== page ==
1) A clay pit, from <i>leirr</i> an Old Norse word.
In one very early undated reference it had already given rise to a place-name in the open field: n.d. tres acras et dimidiam in Lairpiteflait, Stapleton. It was not uncommon through the fourteenth- century: 1316 et terciam partem cuiusdam arzilli, qui vocatur le Layrpittes , Moor Monkton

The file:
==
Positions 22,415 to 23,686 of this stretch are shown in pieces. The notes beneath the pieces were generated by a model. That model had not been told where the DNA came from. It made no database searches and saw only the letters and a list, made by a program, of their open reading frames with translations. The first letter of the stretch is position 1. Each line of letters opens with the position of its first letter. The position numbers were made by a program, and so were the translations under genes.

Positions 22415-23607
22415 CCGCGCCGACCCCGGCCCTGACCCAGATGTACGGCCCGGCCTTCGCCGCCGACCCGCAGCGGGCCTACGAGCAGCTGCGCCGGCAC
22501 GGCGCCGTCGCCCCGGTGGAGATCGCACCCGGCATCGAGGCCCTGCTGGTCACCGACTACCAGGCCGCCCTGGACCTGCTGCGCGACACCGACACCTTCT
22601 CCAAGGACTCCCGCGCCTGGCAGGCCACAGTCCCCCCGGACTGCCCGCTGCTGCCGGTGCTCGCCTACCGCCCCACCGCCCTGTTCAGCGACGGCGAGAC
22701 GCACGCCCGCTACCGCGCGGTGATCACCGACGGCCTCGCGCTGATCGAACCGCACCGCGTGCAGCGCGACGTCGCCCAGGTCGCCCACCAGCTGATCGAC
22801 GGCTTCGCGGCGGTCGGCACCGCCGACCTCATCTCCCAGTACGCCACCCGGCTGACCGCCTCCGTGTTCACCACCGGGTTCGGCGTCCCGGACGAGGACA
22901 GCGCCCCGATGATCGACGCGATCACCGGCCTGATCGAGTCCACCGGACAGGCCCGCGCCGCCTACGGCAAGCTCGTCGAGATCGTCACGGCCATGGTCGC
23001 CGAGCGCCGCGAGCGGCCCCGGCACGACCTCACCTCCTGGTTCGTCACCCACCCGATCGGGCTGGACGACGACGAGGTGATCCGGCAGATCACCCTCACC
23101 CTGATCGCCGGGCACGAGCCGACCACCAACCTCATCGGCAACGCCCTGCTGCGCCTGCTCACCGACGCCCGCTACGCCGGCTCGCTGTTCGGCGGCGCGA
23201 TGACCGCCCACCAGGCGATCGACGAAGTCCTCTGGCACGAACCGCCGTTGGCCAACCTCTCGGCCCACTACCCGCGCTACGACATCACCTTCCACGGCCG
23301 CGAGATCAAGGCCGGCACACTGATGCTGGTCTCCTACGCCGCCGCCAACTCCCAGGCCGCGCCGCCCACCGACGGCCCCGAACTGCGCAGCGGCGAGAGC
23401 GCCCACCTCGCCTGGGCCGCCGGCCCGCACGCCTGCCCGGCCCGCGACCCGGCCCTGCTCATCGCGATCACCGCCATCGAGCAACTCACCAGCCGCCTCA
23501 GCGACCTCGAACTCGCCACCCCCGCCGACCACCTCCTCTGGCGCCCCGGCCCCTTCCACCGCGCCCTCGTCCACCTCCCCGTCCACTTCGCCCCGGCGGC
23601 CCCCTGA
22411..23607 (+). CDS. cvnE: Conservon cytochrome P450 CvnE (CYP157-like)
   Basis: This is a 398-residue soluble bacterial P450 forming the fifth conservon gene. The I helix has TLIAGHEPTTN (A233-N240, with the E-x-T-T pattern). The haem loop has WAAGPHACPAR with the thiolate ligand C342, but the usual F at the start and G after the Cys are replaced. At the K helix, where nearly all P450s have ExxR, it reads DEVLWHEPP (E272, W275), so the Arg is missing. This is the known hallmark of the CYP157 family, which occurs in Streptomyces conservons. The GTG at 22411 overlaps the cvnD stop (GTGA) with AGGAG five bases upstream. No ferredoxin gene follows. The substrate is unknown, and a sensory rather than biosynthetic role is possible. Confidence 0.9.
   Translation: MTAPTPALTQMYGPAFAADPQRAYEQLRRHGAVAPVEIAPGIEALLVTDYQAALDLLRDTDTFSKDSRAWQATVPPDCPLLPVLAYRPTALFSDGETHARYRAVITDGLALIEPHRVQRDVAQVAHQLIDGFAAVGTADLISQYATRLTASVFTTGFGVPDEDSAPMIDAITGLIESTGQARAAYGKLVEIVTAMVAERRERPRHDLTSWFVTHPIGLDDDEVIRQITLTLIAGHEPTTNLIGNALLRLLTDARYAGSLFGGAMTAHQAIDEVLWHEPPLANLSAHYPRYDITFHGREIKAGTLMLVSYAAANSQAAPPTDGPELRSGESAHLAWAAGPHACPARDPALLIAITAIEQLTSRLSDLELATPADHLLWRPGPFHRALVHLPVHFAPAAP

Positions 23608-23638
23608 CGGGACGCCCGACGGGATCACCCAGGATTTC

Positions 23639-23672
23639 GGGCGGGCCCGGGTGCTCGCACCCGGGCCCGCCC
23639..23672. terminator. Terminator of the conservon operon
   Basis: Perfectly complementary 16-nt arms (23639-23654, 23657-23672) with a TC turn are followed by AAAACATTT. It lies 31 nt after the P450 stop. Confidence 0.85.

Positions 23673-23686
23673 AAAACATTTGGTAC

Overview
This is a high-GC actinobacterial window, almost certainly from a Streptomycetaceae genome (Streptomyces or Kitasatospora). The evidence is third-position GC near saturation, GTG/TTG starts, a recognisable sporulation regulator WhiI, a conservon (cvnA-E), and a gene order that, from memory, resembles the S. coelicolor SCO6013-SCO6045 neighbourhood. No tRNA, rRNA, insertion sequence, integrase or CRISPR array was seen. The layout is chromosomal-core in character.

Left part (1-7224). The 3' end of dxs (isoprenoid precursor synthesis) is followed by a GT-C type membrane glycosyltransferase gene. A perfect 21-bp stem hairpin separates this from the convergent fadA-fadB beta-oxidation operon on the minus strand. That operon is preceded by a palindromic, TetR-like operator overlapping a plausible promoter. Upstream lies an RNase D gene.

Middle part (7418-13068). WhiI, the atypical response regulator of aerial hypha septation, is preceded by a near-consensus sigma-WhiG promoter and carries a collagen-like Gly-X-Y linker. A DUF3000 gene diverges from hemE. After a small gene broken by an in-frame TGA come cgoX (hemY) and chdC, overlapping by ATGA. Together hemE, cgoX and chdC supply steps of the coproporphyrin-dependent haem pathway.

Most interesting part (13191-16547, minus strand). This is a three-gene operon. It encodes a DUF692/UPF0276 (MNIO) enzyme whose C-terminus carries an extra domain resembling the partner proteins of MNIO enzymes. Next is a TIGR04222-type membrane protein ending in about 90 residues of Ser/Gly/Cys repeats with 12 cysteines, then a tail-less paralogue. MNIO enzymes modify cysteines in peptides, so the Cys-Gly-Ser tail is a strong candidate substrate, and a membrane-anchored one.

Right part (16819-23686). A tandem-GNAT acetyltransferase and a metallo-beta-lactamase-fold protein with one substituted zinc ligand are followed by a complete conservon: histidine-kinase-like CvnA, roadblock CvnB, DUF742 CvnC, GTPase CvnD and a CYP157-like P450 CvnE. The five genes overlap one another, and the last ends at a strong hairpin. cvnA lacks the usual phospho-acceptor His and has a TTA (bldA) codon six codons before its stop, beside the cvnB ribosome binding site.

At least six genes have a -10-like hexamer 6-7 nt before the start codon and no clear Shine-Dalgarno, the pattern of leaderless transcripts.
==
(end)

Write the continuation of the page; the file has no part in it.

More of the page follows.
1341 abutting … North on Layrepittes , Thorpe Salvin. Clay had a variety of uses in that period, as a translated court roll entry shows: 1338-9 ‘he took clay in a certain pit to repair his walls’, Aldborough. The word survived in several dialects but not it seems in Yorkshire and from the sixteenth century at least it had been replaced by ‘clay’.